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Windows Operating Systems Software Input Devices Microsoft Technology

Windows 7 Touchscreen Details Emerging 152

nandemoari writes "Microsoft has revealed more about Windows 7 and its support for touch screen technology. The system sounds impressive, however, reports suggest it appears to have a high error rate. In an early version of the system, Microsoft found some problems. For example, both the zoom and rotate functions worked less than 75% of the time, often because the computer confused the two. To rectify this, engineers redesigned the system so that it only looks out for gestures specifically relevant to the program being used. This made a significant improvement: the zoom gesture was now recognized 90% of the time. The problem is that even a 90% success rate may be too low. If you can imagine how frustrating it would be if one in ten keystrokes or mouse movements didn't do what you intended, you can see why touch screen technology will need to be even more reliable if it's to truly improve the user experience. PC Authority has a related story about statements from HP, who don't expect such technology to replace keyboards and mice any time soon."
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Windows 7 Touchscreen Details Emerging

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  • Can you imagine... (Score:2, Insightful)

    by djupedal ( 584558 ) on Saturday March 28, 2009 @05:23AM (#27368749)

    ...how much of a flop the iPhone would be if it had the same operational statistics?

    Can we face facts now as to MS's rudimentary implementations in regards to touch tech will never be more than a high school science project? Huh...please?

    Their efforts are nothing more than routine fluff to scam investors. C'mon...let's get real and let's all let MS know so they can get off the stage already.

  • Not convinced (Score:5, Insightful)

    by Mattb90 ( 666532 ) <matt@allaboutgames.co.uk> on Saturday March 28, 2009 @05:24AM (#27368753) Homepage Journal
    I'm not convinced that the touch screens can replace a keyboard and mouse on a desktop, or even a laptop, for some time. Text is the big issue, and I can't see myself being able to achieve the same typing speed on a touch screen until there's some really good haptic feedback in place. While handwriting technology could come on leaps and bounds (and has done so), I already type faster than I can write, so this wouldn't be helpful to me. For the mouse there is definitely places where touch would work better, particularly for new users, but the precision of a mouse is better for certain applications (notably gaming) compared to stubby fingers and having them block your view of the screen. Even if Microsoft can get touch working nicely in Windows 7, it's still going to be quite some time until I'll be getting rid of my keyboard and mouse.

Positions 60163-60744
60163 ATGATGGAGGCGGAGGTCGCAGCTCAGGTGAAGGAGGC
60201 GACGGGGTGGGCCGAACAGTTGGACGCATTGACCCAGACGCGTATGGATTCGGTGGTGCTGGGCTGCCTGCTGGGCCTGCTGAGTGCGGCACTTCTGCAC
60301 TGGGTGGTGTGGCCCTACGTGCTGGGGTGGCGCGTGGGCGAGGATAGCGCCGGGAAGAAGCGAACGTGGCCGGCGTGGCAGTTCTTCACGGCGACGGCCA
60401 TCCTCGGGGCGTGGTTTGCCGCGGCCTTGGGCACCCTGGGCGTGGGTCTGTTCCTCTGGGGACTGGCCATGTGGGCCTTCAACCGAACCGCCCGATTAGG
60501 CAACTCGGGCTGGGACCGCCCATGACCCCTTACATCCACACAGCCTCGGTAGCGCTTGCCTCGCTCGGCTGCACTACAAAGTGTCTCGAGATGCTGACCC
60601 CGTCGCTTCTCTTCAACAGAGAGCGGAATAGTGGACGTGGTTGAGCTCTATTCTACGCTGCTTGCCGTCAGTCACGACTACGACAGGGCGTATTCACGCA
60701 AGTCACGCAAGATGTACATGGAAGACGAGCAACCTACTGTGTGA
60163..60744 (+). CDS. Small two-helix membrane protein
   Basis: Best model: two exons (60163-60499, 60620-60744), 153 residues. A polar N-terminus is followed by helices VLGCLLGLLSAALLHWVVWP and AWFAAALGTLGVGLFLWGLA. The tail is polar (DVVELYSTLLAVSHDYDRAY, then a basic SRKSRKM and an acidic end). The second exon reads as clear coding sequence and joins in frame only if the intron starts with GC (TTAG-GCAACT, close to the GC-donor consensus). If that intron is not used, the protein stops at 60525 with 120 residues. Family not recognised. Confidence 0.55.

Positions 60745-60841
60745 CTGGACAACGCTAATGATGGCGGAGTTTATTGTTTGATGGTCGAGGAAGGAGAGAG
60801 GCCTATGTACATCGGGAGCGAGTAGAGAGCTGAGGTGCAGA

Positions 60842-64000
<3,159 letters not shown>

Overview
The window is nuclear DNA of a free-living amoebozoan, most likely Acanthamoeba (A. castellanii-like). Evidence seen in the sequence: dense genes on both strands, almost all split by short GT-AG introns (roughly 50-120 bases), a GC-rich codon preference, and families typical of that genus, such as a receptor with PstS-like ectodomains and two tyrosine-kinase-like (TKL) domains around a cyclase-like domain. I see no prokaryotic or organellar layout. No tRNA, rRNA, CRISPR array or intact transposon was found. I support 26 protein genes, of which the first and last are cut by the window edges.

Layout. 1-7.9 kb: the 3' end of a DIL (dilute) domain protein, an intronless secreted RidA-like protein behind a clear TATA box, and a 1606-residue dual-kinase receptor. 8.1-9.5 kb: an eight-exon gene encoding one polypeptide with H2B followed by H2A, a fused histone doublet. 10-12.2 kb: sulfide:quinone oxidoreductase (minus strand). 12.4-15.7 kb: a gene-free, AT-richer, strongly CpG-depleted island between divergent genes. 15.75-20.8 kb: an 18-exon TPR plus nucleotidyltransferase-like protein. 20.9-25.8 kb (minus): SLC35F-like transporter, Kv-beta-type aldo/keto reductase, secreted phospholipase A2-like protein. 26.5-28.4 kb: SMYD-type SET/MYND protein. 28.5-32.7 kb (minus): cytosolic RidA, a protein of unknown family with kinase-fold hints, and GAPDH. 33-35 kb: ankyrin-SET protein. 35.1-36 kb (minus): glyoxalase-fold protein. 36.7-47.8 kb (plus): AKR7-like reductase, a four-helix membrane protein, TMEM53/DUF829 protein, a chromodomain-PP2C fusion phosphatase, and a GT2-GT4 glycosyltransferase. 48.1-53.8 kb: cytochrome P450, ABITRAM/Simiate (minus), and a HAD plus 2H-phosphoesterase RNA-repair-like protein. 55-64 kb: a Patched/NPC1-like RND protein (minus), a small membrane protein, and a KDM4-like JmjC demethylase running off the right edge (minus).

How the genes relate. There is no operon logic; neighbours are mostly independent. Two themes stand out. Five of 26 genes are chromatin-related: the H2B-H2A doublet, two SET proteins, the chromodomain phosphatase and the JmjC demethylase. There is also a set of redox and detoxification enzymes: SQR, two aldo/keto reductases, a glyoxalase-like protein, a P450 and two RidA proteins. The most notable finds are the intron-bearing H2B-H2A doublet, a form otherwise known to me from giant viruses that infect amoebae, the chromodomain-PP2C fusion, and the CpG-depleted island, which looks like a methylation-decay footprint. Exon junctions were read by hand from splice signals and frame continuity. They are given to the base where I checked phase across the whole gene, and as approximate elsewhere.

• by PolygamousRanchKid ( 1290638 ) on Saturday March 28, 2009 @05:40AM (#27368811)

    At work, my Monitor is at the edge of my desk, my legs are up on the desk, and I'm leaned back as far as my chair goes. I could not reach the touch screen without leaning forward and up, and that would take effort. And I am a lazy-ass critter, why else would I work in that position in the first place?

    At home, things are no different, I usually work with my legs up on the sofa, sitting up, but leaned back on the comfy cushions. Again, touch screen out of reach.

    So this technology really doesn't interest me.

    Well, maybe if the touch screen came will a big, long stylus or I could use a sawed-off cue stick. However, I might get in the habit of whacking the touch screen with the stylus, when I get angry about something on the screen.

  • by Anonymous Coward on Saturday March 28, 2009 @05:42AM (#27368813)

    There is a distinction between gesture recognition and direct manipulation. With direct manipulation there is no recognition (using fancy algorithms like used in speech recognition). Succesfull multitouch applications use direct manipulation.

    The basic mistake here is that MS is trying to make old programs to work with multitouch gestures. For multitouch the UI of the applicatios needs to be redesigned and reprogrammed. There is no way around that.

  • by spydabyte ( 1032538 ) on Saturday March 28, 2009 @07:36AM (#27369167)
    What do you mean you're with HP? They have a whole campaign [hp.com] devoted to desktop touch screens...

    As for most of the other blatantly wrong comments, I think it's incredibly important to develop this. Everyone is only considering touch screens as the main outputs. But what about a dedicated input being a touch screen. Like the Optimus Maximums [artlebedev.com], but extremely cheaper and more diverse. This one application voids both this post [slashdot.org] and this post [slashdot.org], the two highest rated comments in this thread. There are so many applications to multi-touch technology, and only R&D will get us there.
  • by Anonymous Coward on Saturday March 28, 2009 @08:18AM (#27369357)
    Microsoft is trying to implement touch technology across an entire operating system and all its userland components.

    Apple has implemented touch technology on a specialized device with specialized hardware made specifically by Apple that, while quite impressive in what functions it can perform, is not even close to the broad range of tasks a fully fledged desktop/laptop computer and associated operating system performs.

    Which do you think might be slightly more difficult to implement?
  • by Anonymous Coward on Saturday March 28, 2009 @11:30AM (#27370263)
    Then use windows ME. If you want one that works 99.9% of the time, try XP or windows 7

Machines that have broken down will work perfectly when the repairman arrives.